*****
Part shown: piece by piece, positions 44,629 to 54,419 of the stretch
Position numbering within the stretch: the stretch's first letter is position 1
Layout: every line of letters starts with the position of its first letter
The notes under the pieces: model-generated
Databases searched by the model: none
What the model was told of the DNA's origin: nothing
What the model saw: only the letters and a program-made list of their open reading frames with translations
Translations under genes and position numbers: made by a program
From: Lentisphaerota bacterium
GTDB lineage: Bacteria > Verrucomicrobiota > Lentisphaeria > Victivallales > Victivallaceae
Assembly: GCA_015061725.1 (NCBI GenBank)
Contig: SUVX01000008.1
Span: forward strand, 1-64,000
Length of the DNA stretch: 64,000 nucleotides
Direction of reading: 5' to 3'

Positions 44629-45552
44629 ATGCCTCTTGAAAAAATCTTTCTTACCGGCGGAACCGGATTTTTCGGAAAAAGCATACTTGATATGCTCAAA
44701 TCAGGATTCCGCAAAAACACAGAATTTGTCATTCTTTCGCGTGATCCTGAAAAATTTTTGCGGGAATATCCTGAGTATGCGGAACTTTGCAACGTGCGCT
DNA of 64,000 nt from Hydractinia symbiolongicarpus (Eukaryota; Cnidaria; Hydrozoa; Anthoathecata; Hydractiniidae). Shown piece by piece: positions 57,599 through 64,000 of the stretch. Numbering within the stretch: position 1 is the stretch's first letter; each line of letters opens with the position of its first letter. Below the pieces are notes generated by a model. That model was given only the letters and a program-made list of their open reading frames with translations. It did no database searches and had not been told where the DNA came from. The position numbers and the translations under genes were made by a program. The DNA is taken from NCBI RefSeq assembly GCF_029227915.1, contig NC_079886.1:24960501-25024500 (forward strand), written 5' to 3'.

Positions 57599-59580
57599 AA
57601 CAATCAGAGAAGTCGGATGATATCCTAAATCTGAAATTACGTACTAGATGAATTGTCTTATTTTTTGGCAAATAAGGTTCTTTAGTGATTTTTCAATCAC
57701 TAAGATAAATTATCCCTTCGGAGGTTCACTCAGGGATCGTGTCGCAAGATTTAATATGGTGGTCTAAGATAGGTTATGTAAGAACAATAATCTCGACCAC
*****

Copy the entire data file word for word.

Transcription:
Part shown: piece by piece, positions 44,629 to 54,419 of the stretch
Position numbering within the stretch: the stretch's first letter is position 1
Layout: every line of letters starts with the position of its first letter
The notes under the pieces: model-generated
Databases searched by the model: none
What the model was told of the DNA's origin: nothing
What the model saw: only the letters and a program-made list of their open reading frames with translations
Translations under genes and position numbers: made by a program
From: Lentisphaerota bacterium
GTDB lineage: Bacteria > Verrucomicrobiota > Lentisphaeria > Victivallales > Victivallaceae
Assembly: GCA_015061725.1 (NCBI GenBank)
Contig: SUVX01000008.1
Span: forward strand, 1-64,000
Length of the DNA stretch: 64,000 nucleotides
Direction of reading: 5' to 3'

Positions 44629-45552
44629 ATGCCTCTTGAAAAAATCTTTCTTACCGGCGGAACCGGATTTTTCGGAAAAAGCATACTTGATATGCTCAAA
44701 TCAGGATTCCGCAAAAACACAGAATTTGTCATTCTTTCGCGTGATCCTGAAAAATTTTTGCGGGAATATCCTGAGTATGCGGAACTTTGCAACGTGCGCT
DNA of 64,000 nt from Hydractinia symbiolongicarpus (Eukaryota; Cnidaria; Hydrozoa; Anthoathecata; Hydractiniidae). Shown piece by piece: positions 57,599 through 64,000 of the stretch. Numbering within the stretch: position 1 is the stretch's first letter; each line of letters opens with the position of its first letter. Below the pieces are notes generated by a model. That model was given only the letters and a program-made list of their open reading frames with translations. It did no database searches and had not been told where the DNA came from. The position numbers and the translations under genes were made by a program. The DNA is taken from NCBI RefSeq assembly GCF_029227915.1, contig NC_079886.1:24960501-25024500 (forward strand), written 5' to 3'.

Positions 57599-59580
57599 AA
57601 CAATCAGAGAAGTCGGATGATATCCTAAATCTGAAATTACGTACTAGATGAATTGTCTTATTTTTTGGCAAATAAGGTTCTTTAGTGATTTTTCAATCAC
57701 TAAGATAAATTATCCCTTCGGAGGTTCACTCAGGGATCGTGTCGCAAGATTTAATATGGTGGTCTAAGATAGGTTATGTAAGAACAATAATCTCGACCAC